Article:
Coastal Plain geology is markedly different from that of the Piedmont. About 150 million years ago, during the Cretaceous Period, the seas advanced upon the Georgia landscape. The advances and retreats of the seas persisted on the Georgia Coastal Plain for nearly 130 million years, and for the most part, the seas halted at the imaginary line now referred to as the fall line. This imaginary line separates the Piedmont physiographic province from the Coastal Plain and extends from Columbus, through Macon, to Augusta.

As a result of the many advances and retreats of the ancient seas, many layers of sediment were deposited. Some of the layers are limestone. Limestone is much like cement in that it has very few pores. Because the limestone is hard and brittle it is easily fractured. As water circulates through the fractures it dissolves the calcium carbonate that solidifies the limestone. Over time the fractures become enlarged as the calcium carbonate is dissolved. The solution-enlarged openings enhance the natural ability of the limestone to store and transmit groundwater.

Other layers consist of sand and gravel and contain relatively large void spaces between the individual grains, called pores. Some of the layers consist of silt and clay that are very fine grained and do not contain large void spaces. The relative percentage of the void spaces compared to the individual grains is referred to as the "porosity" of the sediment layer. When the individual pores are interconnected, the sediment is said to be permeable because it will allow the flow of water between the pores. The "porosity" and "permeability" are measures of the sediments' ability to store and transmit water. Sediment that exhibits both of these characteristics forms the Coastal Plain aquifers. Sediments that do not exhibit permeability form the confining layers that separate the stratified aquifers. Both the storage and transmitting capability of the aquifers varies vertically and areally.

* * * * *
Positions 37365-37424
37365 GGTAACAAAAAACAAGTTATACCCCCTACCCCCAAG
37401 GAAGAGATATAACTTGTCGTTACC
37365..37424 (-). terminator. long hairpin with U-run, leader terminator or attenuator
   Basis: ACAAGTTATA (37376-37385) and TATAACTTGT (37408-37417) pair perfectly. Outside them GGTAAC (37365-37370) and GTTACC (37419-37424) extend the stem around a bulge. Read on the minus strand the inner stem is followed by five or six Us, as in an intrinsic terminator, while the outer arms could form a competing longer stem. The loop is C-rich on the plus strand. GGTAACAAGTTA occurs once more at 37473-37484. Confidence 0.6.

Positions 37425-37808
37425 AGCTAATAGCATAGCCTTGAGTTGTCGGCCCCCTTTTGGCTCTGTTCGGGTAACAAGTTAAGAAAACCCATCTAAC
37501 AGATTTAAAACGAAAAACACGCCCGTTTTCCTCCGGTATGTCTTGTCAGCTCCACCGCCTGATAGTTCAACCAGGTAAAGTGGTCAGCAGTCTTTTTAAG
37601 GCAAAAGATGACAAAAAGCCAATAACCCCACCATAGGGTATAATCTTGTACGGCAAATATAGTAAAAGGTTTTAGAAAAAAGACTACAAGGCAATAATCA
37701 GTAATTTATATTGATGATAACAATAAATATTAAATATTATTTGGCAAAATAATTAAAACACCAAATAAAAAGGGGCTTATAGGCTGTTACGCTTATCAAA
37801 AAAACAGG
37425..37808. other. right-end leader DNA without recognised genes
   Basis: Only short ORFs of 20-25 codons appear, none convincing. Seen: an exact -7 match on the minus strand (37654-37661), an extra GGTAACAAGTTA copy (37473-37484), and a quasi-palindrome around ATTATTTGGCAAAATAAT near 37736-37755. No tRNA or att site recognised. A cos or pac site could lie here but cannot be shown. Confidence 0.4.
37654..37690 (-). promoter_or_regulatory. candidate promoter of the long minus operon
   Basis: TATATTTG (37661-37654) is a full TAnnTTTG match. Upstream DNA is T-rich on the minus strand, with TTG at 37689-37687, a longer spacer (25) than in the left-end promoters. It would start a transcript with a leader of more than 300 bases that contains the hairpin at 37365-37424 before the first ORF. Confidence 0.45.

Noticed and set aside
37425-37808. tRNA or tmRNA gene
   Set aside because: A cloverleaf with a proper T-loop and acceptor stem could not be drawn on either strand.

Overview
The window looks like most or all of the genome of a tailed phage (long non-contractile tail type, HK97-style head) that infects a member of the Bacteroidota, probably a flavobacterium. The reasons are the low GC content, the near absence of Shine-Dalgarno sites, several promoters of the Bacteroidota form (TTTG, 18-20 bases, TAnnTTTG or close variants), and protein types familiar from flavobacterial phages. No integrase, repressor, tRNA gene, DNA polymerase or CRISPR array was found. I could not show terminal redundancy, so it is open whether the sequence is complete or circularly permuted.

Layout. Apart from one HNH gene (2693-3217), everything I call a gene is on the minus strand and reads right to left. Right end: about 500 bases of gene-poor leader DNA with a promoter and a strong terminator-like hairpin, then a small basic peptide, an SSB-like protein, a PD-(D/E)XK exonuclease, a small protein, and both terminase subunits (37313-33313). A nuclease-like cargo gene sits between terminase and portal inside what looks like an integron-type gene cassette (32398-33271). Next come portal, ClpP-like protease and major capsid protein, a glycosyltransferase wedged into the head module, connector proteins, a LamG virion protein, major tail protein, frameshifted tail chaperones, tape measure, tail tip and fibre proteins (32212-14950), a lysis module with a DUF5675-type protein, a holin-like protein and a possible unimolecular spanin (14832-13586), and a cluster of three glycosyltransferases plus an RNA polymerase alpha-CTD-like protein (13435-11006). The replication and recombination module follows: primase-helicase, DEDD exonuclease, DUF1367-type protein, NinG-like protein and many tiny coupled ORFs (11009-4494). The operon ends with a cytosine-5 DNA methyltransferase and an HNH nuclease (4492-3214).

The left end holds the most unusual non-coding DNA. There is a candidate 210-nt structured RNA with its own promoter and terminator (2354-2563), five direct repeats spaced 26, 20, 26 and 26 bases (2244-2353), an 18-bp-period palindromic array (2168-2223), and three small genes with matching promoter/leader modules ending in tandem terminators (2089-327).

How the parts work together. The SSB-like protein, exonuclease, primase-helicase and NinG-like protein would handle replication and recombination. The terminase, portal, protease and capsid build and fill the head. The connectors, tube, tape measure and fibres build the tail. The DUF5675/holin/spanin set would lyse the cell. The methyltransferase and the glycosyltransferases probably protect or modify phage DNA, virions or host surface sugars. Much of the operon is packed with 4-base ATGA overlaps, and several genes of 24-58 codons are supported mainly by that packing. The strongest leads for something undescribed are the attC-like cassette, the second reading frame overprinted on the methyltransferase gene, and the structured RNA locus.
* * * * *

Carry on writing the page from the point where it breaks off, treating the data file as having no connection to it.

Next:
Because the ancient seas came upon the Georgia landscape from the southeast, they were shallower to the northwest and deeper to the southeast. As a result, the sedimentary layers that contain the Coastal Plain aquifers are thinner towards Columbus, and progressively thicken toward the Georgia coast.

Underground water is derived directly or indirectly from rainfall. Water falling on the surface of the earth is taken up by evaporation, is consumed (transpired) by plants, is carried off by surface drainage, or infiltrates into the soil. Piedmont crystalline-rock aquifers rely on the porosity of the weathered rock, called saprolite, that overlie the crystalline rocks for water storage. The fractures within the crystalline rocks contain very limited storage space for groundwater. The Coastal Plain aquifers are recharged almost entirely by the rain that falls in the areas where the aquifer is near land surface. As each aquifer becomes deeper in the geologic profile toward the southeast, it no longer receives the benefit of local rainfall and recharge.

The Georgia Coastal Plain sediments contain as many as eight separated, major aquifers, five of which are found within the Cretaceous-age sediments. From oldest to youngest, the Cretaceous aquifers are the Tuscaloosa, Eutaw, Blufftown, Cusseta Sand, and Providence. The remaining three aquifers, from oldest to youngest, are the Clayton, Claiborne, and Floridan. The Flint River and many other area streams have eroded into each of the Cretaceous aquifers between the fall line and Montezuma. From Montezuma south to the northern part of Lake Blackshear, the streams cut into the upper part of the Claiborne aquifer. The Clayton aquifer, which lies vertically between the Providence and the Claiborne, is not present near the Flint River. In the river reach between Lake Blackshear and Lake Seminole, many streams in the lower Flint River Basin dynamically interact with the Upper Floridan aquifer. In the areas where the Coastal Plain aquifers interact with area streams, groundwater may be discharged into the stream, or streamflow may be lost to the aquifer. The direction of flow is dependent on the relative hydraulic head (pressure) relation where the stream and the aquifer meet.